Let us just say I wasn’t in the mood for fighting with TfL to go around the houses to get to Euston, nor take a black cab. It would be Marleybone and the Chiltern Service tonight.
Whilst it was one the more expensive services (as they were selling full-priced “Super off-peak” tickets, by the time I added taxi rides and other stuff to the fare, everything equalled out.
I headed down to the Bakerloo platforms, where the sea of humanity was waiting. Wonderful.
Rather than fight with the first train that came in, I waited for the next one which was substantially quieter.
Getting off at Marleybone, I fought and won against the train ticket machine. All that was left to do was get some drinks at Marks and Spensecs food – because hydration is important. Considering their bottle of the barrel 2 ltr water bottles are 1) 60p and 2) cold.
Maybe it’s because 2ltr water bottles are unwieldy, or Londoners don’t want to be caught swigging out of that size of bottle, looking like an alcoholic.
With the train called, I was pleasantly surprised to find there would be a classical train tonight, as opposed to a multiple units
Marylebone gate line
Classic train tonight
The Chiltern “Main Line”
With classic IC70 Seating (taken much later on in the evening).
These are hauled by Class 68 locomotives, with Mark 3 coaches and a Driving trailing van at the London end of the train.
The Class 68s are Stadler-built units (ex Vossh), with a bit of a habit of being loud – to the point where the local residents complain about them. Meanwhile, the Mark 3 coaches have been heavily modified, with power doors and slightly different seating in some rows, and the classic Interncity seating in the rest.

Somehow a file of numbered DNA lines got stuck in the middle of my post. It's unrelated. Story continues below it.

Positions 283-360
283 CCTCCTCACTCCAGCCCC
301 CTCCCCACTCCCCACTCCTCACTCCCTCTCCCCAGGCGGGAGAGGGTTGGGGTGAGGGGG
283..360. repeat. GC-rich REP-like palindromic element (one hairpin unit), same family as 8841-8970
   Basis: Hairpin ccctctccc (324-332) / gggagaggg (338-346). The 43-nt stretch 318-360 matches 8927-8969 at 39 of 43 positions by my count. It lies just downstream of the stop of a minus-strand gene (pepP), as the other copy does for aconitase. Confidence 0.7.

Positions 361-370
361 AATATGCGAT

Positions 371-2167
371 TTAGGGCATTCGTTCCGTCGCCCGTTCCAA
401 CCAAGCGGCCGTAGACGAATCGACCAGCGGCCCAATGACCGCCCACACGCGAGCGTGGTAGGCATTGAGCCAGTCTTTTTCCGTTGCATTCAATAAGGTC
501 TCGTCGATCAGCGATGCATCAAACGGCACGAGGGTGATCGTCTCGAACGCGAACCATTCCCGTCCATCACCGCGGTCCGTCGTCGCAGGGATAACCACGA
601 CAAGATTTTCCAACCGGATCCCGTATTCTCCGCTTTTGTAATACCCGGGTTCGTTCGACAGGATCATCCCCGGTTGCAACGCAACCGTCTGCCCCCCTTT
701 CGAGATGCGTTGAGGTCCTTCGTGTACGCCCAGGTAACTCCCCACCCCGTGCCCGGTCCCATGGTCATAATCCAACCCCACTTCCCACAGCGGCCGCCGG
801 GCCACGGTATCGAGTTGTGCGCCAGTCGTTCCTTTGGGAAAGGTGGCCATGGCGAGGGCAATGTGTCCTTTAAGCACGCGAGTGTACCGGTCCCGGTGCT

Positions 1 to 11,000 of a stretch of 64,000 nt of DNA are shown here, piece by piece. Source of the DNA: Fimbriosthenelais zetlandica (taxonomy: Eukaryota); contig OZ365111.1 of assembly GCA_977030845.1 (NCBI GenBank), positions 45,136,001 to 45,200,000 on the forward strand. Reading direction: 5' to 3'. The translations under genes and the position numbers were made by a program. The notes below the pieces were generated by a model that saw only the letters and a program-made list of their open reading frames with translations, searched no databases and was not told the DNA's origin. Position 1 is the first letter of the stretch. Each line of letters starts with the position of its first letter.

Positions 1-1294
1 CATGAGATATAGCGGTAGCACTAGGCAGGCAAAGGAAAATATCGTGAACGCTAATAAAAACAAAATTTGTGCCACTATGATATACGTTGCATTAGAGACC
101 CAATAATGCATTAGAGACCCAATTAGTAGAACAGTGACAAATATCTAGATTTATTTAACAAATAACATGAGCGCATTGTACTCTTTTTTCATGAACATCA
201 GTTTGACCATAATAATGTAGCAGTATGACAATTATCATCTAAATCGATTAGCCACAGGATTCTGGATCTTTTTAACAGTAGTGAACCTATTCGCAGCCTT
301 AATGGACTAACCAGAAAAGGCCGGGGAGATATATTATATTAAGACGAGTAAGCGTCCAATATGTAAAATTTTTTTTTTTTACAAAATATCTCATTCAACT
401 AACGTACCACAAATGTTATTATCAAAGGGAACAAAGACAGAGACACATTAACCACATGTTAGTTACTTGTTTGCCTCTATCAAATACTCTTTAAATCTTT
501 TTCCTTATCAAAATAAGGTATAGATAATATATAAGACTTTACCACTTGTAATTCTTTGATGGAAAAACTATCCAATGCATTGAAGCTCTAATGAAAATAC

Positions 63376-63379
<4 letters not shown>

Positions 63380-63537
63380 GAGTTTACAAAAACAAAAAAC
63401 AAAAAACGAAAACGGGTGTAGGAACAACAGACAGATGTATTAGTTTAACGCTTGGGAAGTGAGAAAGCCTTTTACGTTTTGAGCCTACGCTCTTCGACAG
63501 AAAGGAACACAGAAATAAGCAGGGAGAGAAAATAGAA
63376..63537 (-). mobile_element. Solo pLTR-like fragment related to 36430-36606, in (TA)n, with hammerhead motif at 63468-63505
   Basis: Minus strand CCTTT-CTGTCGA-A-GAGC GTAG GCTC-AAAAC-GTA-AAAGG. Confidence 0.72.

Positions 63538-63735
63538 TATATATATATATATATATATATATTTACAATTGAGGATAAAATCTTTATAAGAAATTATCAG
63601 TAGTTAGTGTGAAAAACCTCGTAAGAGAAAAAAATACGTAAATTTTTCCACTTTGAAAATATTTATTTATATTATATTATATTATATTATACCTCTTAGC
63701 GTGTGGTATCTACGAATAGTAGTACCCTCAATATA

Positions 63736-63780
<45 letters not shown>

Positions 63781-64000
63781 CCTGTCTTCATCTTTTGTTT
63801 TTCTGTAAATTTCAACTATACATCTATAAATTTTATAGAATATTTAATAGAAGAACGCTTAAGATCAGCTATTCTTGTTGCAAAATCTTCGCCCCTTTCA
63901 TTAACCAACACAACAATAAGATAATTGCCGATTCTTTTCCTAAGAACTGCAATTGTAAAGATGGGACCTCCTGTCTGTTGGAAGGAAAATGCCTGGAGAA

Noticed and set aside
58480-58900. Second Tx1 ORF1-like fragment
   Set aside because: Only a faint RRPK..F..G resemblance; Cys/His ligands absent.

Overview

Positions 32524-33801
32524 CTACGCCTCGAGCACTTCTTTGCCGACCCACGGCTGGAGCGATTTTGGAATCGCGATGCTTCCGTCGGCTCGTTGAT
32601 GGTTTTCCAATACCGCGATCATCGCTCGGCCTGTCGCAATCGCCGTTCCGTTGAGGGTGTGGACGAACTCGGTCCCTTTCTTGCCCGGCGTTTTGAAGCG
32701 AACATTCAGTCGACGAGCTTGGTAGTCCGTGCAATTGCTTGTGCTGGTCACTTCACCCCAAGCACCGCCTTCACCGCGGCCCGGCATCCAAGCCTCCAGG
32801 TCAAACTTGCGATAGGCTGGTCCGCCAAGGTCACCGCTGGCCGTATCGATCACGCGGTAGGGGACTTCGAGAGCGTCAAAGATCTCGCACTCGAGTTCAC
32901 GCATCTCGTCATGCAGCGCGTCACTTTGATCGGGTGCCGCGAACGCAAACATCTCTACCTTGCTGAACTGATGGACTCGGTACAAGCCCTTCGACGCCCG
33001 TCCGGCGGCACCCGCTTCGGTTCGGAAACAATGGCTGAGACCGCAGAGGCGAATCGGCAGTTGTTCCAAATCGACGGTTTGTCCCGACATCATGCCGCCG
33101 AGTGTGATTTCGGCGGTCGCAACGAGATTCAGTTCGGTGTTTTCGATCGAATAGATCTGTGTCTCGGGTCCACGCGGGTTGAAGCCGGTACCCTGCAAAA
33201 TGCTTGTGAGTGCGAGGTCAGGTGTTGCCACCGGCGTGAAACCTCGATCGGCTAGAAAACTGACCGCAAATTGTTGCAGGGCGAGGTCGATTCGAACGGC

The train would go onto Kiddminster this evening in readiness for the morning – I would be getting off at Birmingham Snow Hill.
I jumped on the first standard class carriage and grabbed the first seat with a table. Whilst the other side of it was occupied, the train did not pack out enough so that people could have space to relax.
Me? I was in no mood to relax. With the train underway and out of the tunnels, I fired up WordPress and vented away. Well, it took a good hour or so to get some of the anger out of my system. It also gave me a chance to get a lot of the images I had shot onto the MacBook Pro – without reaching for the power adaptor.
As the train edged closer to Birmingham, I took the chance to find my keys. With those now in my pocket, I headed to the exit at Snow Hill station.
Whilst New Street is the big station that most people know (or as I’ve called it Mordo Hauptbahnhof, with added light), Moor Street is the restored station, Snow Hill station is built underneath a car park (or rather restored, but built underneath a council car park, along with some offices.
The history of Snow Hill station is a mixture of a sorry one, combined with a renaissance, thanks to the Jewellery Line opening. The Snow Hill line connects to The Hawthorns, Smethwick, Stourbridge and beyond, linking up with West Midlands Metro.
Me? I followed the signs out of the station. The day was getting long at this point, and I wanted my sofa.
Thankfully, Colmore Row is where the station exits out to – and is also the place where I catch my bus home.
And it just so happens that a bus had pulled into the stop as I was walking.
Providing the transit deities were in a better mood, I would hop this bus home.
And I did. The one time they smiled at me that evening.
By 21:54, I was at home.
5 minutes later, I was on the Dominos site. It had been a good three days, but going to the little Tesco for dinner did not think bearing about.
Finally: 160 Tier Points Down, 160 to go.